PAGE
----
Brazil was plunged into a deep sadness with the coronavirus pandemic. The evolution of deaths by covid-19 since March 2020 opened a valley of tears, at least among those who did not forget to experience their humanity with the empathy of seeing their fellow man suffer. It was devastating news, families decimated, the country went gray, in lasting mourning. Mothers who left and orphaned children. Parents who lost their children, grandparents, brothers, doctors and nurses who got sick working on the front lines to save those who were asphyxiated by the effects of the coronavirus. Beloved artists left.
The fear of dying and having their families killed at the height of the pandemic was permanent among those who believed in doctors and spokespeople for science. Brazil learned to name the scientists who warned us about the risks by heart. Margareth Dalcomo, Átila Iamarino, Miguel Nicolelis, Natália Pasternak, Mariana Varella and many others. We resisted as long as we could, swallowing our sadness and trying to save some more. All while we had to live with the anger of dealing with deniers who laughed at those who made an effort to wear the mask, to keep their distance, to seek safe solutions that escaped false opportunistic promises. Many of them died for minimizing the risks.
It was a devastating time, which destroyed our strength and hope. It would have been terrible in itself, but there was a president, in a central role, who made what was already terrible worse. Brazil had to live with Jair Bolsonaro mocking the despair of his people. He laughed at those who wanted to stay at home, called Brazil a country and a sissy, he insufflated anti-democratic acts with refinements of derision in the face of deaths. People of good faith who believed in chloroquine or ivermectin, because the president said they would bring a cure, killed their families without knowing that they were doing it at the behest of a leader who was only seeking his power project.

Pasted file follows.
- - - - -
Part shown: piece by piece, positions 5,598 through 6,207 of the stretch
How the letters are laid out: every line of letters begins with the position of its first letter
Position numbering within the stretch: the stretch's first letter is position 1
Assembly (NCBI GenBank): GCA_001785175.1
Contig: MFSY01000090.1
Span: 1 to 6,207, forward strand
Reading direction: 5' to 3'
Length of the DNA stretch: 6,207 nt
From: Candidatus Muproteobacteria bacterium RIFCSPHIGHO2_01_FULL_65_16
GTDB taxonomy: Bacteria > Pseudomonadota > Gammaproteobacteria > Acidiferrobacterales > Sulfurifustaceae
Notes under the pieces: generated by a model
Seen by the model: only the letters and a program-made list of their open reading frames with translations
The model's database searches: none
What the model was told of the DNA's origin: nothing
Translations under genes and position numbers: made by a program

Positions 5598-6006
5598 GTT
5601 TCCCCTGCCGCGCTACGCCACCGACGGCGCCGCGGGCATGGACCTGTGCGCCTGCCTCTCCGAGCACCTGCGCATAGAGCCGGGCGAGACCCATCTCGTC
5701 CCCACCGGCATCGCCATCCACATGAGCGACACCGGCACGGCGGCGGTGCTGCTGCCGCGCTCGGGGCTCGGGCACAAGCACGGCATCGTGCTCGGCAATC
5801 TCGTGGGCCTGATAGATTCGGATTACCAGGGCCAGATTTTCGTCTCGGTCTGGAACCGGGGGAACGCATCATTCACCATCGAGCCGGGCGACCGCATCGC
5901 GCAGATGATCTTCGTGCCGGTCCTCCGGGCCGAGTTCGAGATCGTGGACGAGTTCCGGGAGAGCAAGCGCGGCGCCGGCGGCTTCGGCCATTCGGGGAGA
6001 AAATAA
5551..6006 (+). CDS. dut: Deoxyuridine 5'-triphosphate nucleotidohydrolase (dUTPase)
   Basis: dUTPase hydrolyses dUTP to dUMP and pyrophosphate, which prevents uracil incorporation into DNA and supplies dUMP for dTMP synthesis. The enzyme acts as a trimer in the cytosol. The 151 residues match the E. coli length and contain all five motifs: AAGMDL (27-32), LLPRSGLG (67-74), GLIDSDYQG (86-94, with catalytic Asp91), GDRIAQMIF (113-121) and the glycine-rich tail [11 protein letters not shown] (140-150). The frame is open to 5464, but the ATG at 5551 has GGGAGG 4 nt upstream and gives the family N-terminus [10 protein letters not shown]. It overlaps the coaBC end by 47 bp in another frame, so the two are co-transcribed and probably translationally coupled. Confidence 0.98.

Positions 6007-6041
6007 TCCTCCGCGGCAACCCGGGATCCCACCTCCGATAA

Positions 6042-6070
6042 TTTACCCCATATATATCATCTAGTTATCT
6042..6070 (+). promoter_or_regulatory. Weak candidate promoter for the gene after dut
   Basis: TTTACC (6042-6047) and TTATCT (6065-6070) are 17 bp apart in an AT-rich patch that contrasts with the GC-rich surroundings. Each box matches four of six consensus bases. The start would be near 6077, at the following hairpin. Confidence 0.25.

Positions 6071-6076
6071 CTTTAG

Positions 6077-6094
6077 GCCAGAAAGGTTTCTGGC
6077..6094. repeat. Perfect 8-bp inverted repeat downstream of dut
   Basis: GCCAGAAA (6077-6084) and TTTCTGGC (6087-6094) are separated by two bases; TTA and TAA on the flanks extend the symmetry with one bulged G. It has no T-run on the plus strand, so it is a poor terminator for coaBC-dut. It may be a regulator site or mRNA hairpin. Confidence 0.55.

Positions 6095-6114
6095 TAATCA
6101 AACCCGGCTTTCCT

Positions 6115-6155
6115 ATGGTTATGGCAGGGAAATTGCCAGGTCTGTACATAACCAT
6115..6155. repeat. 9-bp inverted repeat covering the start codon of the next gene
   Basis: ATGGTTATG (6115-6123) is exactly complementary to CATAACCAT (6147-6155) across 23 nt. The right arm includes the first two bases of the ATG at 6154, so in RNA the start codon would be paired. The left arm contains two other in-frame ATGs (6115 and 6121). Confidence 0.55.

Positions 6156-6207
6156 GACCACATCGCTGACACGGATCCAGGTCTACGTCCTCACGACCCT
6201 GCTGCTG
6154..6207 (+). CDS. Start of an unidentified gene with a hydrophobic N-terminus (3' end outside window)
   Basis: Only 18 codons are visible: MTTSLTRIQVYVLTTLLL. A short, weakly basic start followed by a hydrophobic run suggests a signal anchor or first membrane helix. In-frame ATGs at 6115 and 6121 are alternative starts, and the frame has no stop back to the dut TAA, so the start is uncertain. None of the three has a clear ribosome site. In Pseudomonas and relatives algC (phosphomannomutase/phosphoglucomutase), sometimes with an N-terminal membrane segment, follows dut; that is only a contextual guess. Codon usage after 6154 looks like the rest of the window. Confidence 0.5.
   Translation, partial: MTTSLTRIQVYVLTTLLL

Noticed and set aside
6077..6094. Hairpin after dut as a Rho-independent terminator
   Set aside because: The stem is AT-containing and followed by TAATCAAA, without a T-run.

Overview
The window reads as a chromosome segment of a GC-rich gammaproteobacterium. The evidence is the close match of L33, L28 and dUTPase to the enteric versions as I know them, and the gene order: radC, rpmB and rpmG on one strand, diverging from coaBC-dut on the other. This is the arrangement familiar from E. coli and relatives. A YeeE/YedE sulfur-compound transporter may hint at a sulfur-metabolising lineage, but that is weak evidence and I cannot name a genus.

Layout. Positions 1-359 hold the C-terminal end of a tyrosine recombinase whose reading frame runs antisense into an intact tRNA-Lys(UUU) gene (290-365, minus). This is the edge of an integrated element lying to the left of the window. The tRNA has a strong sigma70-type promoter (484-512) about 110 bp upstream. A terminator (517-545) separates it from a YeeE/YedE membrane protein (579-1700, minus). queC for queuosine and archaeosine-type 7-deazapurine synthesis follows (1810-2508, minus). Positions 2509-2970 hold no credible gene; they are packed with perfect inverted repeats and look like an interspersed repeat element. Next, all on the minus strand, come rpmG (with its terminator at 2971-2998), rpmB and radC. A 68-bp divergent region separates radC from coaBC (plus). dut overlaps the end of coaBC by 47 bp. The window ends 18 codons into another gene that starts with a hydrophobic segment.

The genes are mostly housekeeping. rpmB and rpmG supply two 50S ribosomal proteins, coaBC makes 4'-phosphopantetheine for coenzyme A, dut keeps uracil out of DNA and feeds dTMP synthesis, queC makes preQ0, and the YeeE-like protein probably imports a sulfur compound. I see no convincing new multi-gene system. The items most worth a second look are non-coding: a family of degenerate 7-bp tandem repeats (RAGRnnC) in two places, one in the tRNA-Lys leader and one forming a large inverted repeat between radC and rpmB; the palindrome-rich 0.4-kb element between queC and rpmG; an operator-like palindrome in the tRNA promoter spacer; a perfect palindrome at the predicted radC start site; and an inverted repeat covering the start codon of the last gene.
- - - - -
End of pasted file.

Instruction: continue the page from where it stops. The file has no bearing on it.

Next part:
He opened wide his intentions to pursue herd immunity, accelerating the contagion, for fear of the effects on the economy. If she went wrong, with people isolated in their homes, Bolsonaro might not be reelected. He verbalized this reasoning several times. He was the saboteur of a policy that could have saved hundreds of thousands of lives if he hadn’t entered into a vulgar and verbose war with China, and with vaccine suppliers. With the country in the raw, it humiliated those who believed in science. Brazil overcame 4,000 daily deaths between March and April, a horror movie for any nation. Not happy, even today it spreads evils, such as the correlation between vaccine and AIDS contagion.
Then came the CPI on the Pandemic, which put the mirror in the president’s face. The commission was not perfect, it exaggerated, it became a stage for politicians, in the view of some, but it exposed the pettiness that reigned throughout the Bolsonaro Government. From the Planalto Palace to the Ministries of Health and Economy. The senators helped organize Brazil’s timeline of the pandemic, of opportunism out of the shadows that fell over society. A time that will remain in the history of everyone who has a conscience, like a tattoo. Those who foster a desire to make Brazil a more dignified country, where those who commit atrocities pay for their crimes. Jair Bolsonaro is first on the list, the great battle the country faces from now on. With the end of the CPI after six months, the country needs to move forward without going over this page where bad faith reigned. It’s time to believe in a country that is accountable to its dead, without hatred or revenge, but with justice.
sign up on here to receive the daily newsletter of EL PAÍS Brasil: reports, analyses, exclusive interviews and the main information of the day in your e-mail, from Monday to Friday. sign up also to receive our weekly newsletter on Saturdays, with highlights of coverage for the week.